Since starting a business without investors can leave you strapped for financing, it may be wise to keep your day job while you develop your new business. Grech and her husband did this by volunteering at events on the weekends to gain industry knowledge, insight and network connections. Grech went to work early so she could leave early to meet with vendors and clients, as well as to work on her website, marketing and planning materials.

"I worked for free, with any free time that I had," said Grech. "The more time I was able to focus on LLG, the more time I was able to dedicate to the business."

Growing a business without investors comes with additional responsibility and pressure, since you are likely your only employee. In the beginning, you may not have the capital to hire employees, causing you to take on every job title and responsibility by yourself.

"You learn to become your own lawyer, accountant, secretary, etc., and you run every department until you acquire enough money from your sales to hire talented and specialized personnel," Grech said.

Your business, like a baby, is going to demand a lot of time and attention. You must be willing to make sacrifices to free up your time. Grech said the more time you can free up, the more you can work on your startup and expedite the next phase of your business. However, keep in mind that spending time on your venture will take time away from other activities or people. It's a give-and-take that you must figure out how to balance.

"In the early part of my career, I had to make a lot of sacrifices," said Grech. "Every penny went into the company, and Paul and I did not travel unless it was for business. We skipped family gatherings, birthdays and nights out with friends, all to work and focus on the company's growth."

When you are finally in a position to scale your business, you should invest in the right individuals. The people you hire should be specialists who believe in your vision. Grech said that finding the right employee is like finding the right investor.

"You need to find those who share in your vision and your growth, who believe in what you're doing and the message you are spreading," Grech said. "For me, company culture was everything, and if we were going to expand, it needed to be with the right people."

Grech advises bringing on team members slowly, only hiring when necessary. She said it is important to focus on building a business savings.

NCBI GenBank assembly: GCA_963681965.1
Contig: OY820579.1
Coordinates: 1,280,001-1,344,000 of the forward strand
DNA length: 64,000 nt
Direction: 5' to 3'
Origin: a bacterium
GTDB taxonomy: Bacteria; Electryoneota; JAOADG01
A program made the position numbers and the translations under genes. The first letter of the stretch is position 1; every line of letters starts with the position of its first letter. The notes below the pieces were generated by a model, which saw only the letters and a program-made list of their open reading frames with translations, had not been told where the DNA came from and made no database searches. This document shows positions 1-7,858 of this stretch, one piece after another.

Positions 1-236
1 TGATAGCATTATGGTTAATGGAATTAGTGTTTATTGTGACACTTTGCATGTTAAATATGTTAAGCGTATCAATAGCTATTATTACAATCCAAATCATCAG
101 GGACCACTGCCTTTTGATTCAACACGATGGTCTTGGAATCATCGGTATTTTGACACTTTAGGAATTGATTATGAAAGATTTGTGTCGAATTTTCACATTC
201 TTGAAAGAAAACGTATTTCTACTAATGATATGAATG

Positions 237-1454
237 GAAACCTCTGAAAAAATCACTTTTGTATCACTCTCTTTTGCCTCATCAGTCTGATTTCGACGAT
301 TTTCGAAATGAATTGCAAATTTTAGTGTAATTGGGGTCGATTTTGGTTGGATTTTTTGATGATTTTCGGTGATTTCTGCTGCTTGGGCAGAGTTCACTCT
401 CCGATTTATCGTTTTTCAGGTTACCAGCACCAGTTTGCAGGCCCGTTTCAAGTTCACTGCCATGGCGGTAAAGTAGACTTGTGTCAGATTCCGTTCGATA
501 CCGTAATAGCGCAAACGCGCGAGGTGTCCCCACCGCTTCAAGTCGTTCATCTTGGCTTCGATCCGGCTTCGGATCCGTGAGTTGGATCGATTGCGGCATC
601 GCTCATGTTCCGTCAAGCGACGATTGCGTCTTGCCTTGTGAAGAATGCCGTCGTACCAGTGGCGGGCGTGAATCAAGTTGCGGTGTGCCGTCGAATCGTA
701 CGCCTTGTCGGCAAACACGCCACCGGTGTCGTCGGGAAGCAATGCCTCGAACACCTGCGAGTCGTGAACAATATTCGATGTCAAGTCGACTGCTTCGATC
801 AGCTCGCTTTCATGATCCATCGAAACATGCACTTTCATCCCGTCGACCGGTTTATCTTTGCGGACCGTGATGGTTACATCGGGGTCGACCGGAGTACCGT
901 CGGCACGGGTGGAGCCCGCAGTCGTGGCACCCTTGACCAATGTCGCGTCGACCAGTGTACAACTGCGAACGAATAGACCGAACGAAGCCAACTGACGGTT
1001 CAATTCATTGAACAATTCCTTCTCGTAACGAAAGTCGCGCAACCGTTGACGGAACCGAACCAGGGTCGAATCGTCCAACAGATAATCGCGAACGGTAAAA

Through the entire startup process, keep your revenue and finances in mind. Since you won't have investors to support you in times of need, ensure your company is always in the green. Grech said that she worried about financial responsibilities and commitments every step of the way.

"Paul and I were sure to never overextend ourselves financially," she said. "Instead, we'd rather take on the work and increase our capacity in order to achieve what was necessary for the business to grow."

One of the hardest lessons Grech had to learn was to have patience. As an up-and-coming entrepreneur, you may want immediate success, but this is not a realistic expectation. Patience can allow you to see the difference between short- and long-term gains, as well as to manage your expectations. 

Another important quality to attain is self-control. Grech said a high level of self-control allows you to make fewer impulsive and emotionally driven decisions. It can empower you to make decisions without fear, keeping you calm in situations of high stress, because you have the knowledge and faith that everything will work itself out in due time.

"My advice to future entrepreneurs is to just stay the course," said Grech. "Investors help, but ultimately you are in debt to them. You can do this on your own if you believe in yourself and invest the most precious thing: time."

Skye Schooley

Skye Schooley is an Arizona native, based in New York City. After receiving a business communication degree from Arizona State University, she spent nearly three years living in four states and backpacking through 16 countries. During her travels, Skye began her blog, which you can find at www.skyeschooley.com. She finally settled down in the northeast, writing for Business.com and Business News Daily. She primarily contributes articles about business technology and the workplace, and reviews remote PC access software and collection agencies.